Some Years Are Easier than Others
Dining with Catherine Deneuve
The problem with beauty is that it's like being born rich and getting poorer.
- Joan Collins
Nature gives you the face you have when you are 20. Life shapes the face you have at 30. But it is up to you to earn the face you have at 50.
- Coco Chanel
by Liz Smith
In Asia de Cuba, one of Manhattan's newest "in" places in the Morgan Hotel, I am meeting a woman who is one of the most mysterious, enigmatic and beautiful in the world, a woman whose profile has been the national symbol on French postage stamps, and whose face once was Chanel. The restaurant is entered through sensuous, wind-blown curtains, opening onto a noisy but nice ambience. Upstairs on a balcony, a marble-topped table is set for two. I watched, waited and - voila! - Catherine Deneuve was being seated next to me. Had she arrived on little cat's feet?
More earthy and solid than I expected, her bare arms were beautifully tanned. "It's for my next movie," she offered in almost accentless English, as she dismisses the French water I had ordered and asks for green tea. Her bountiful blond hair is held behind her ears by a chic bandeau and she is wearing very of-the-moment black oval sunglasses. She's chattering and fussing like a chic den mother. This is not the woman who raised eyebrows in Bunuel's Belle de Jour. Where is the pale and icy restraint, the destructive passion of illicit afternoon sex? Where is the signature ennui of Roman Polanski's Repulsion? Where is the silent sophistication of Indochine?
Lunch is ordered quickly because she's not eaten since leaving Paris. Deneuve picks up her chopsticks and begins to devour the delicious first courses - goose livers, tuna nachos, seafood salad. We are like old classmates at a long-awaited reunion - oohing and aahing over the food, the decor, the city and how much she wants to see "Cabaret." She does not hesitate to put food on my plate. Taste this. Have we met in another life?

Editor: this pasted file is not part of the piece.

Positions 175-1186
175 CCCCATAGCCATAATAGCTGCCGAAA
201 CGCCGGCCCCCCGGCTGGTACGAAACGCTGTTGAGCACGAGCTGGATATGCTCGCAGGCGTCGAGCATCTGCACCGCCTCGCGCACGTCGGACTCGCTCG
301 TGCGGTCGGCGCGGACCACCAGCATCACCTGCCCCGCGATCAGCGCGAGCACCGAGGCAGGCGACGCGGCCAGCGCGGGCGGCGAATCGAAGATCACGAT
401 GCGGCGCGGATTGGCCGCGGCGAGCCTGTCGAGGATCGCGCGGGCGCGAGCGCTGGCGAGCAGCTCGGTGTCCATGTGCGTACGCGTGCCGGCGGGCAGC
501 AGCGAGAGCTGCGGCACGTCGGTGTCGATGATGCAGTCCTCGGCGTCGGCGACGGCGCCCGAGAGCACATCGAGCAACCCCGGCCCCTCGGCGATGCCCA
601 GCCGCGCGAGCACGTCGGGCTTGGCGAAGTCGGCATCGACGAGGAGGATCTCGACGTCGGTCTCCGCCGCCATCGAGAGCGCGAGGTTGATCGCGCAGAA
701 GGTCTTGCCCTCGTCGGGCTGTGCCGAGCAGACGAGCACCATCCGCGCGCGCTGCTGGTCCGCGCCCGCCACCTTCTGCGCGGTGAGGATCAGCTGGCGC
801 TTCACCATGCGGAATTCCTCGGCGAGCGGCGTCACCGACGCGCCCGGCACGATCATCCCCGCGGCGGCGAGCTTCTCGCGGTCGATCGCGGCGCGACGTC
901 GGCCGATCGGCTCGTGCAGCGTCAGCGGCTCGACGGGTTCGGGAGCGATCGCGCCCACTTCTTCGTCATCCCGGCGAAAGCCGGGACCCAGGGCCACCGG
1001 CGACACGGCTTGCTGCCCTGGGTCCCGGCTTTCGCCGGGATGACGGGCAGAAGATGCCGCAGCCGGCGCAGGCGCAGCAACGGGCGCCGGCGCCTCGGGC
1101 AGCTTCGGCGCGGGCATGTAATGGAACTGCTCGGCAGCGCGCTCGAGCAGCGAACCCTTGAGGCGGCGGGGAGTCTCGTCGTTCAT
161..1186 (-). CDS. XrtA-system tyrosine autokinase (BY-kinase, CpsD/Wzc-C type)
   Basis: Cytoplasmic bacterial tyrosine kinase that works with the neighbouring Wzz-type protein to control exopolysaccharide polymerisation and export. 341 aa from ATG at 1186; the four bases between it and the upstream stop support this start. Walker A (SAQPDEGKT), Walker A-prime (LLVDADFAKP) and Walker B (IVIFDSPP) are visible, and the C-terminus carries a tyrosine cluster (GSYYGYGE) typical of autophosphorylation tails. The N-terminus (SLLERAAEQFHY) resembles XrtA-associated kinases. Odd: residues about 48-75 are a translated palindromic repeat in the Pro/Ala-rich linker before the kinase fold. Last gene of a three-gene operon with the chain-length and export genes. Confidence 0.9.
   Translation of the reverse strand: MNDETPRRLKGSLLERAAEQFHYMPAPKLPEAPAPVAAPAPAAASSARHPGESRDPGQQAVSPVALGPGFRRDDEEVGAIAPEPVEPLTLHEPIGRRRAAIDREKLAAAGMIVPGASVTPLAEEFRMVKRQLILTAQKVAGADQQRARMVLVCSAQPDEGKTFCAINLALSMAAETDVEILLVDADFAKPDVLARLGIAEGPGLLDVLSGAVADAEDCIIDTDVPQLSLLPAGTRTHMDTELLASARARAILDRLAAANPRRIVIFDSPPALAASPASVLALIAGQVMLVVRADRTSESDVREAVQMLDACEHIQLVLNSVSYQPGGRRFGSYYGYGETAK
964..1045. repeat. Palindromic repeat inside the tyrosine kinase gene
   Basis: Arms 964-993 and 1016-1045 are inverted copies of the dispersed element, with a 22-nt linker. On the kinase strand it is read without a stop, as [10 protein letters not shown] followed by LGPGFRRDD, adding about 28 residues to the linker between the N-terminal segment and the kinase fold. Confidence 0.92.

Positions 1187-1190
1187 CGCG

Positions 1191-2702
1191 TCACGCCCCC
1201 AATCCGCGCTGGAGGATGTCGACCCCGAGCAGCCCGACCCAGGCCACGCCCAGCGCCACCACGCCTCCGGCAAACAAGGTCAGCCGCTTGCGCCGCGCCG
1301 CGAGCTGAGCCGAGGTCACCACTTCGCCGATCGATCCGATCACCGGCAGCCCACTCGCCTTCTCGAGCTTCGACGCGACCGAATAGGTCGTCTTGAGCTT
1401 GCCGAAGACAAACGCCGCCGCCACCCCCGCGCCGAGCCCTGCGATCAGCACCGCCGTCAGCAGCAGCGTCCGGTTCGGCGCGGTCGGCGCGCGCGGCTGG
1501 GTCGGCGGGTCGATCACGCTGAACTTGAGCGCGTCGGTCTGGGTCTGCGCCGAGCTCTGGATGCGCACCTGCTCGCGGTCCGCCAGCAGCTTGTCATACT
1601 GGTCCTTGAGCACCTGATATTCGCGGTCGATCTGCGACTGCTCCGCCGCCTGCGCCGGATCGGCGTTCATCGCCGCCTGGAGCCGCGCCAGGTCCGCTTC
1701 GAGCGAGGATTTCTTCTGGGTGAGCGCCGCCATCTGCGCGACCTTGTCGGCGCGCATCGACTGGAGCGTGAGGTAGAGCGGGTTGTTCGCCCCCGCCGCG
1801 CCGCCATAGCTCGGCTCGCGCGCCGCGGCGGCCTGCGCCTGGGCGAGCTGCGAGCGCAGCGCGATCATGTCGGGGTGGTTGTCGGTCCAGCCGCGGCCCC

Of course not. This wonderfully vibrant, sexy scamp is the same young girl I recently saw again in a beautifully restored version of "The Young Girls of Rochefort" (now playing at New York's Film Forum and due in Los Angeles in September, thanks to Miramax-Zoe). "Oh, I forgot," she laments, "I cannot smoke." I assure her she can. We talk of Jacques Demy, the late director who first brought Deneuve to prominence in his award-winning "The Umbrellas of Cherbourg" and again in "Young Girls." Exhaling, she says thoughtfully, "Perhaps I would not have remained in films or pursued acting if it hadn't been for Jacques Demy. He was a single-minded man who never let me think about anything but my career."
"Young Girls" did not get the critical acclaim in the United States that "Umbrellas" received. Though Demy took the film seriously, it is an archly silly confection. A film so outrageously corny-as-Kansas-in-August that it is downright delicious and ultimately wildly enjoyable. The Michel Legrand score trips one along the streets of this small French coastal town where Demy grew up. The cast is formidable, including Gene Kelly, George Chakiris, Grover Dale, Danielle Darrieux and Michel Piccoli. But first and foremost are Deneuve and her older sister, Francoise Dorleac, who was tragically killed in an auto accident soon after making this film.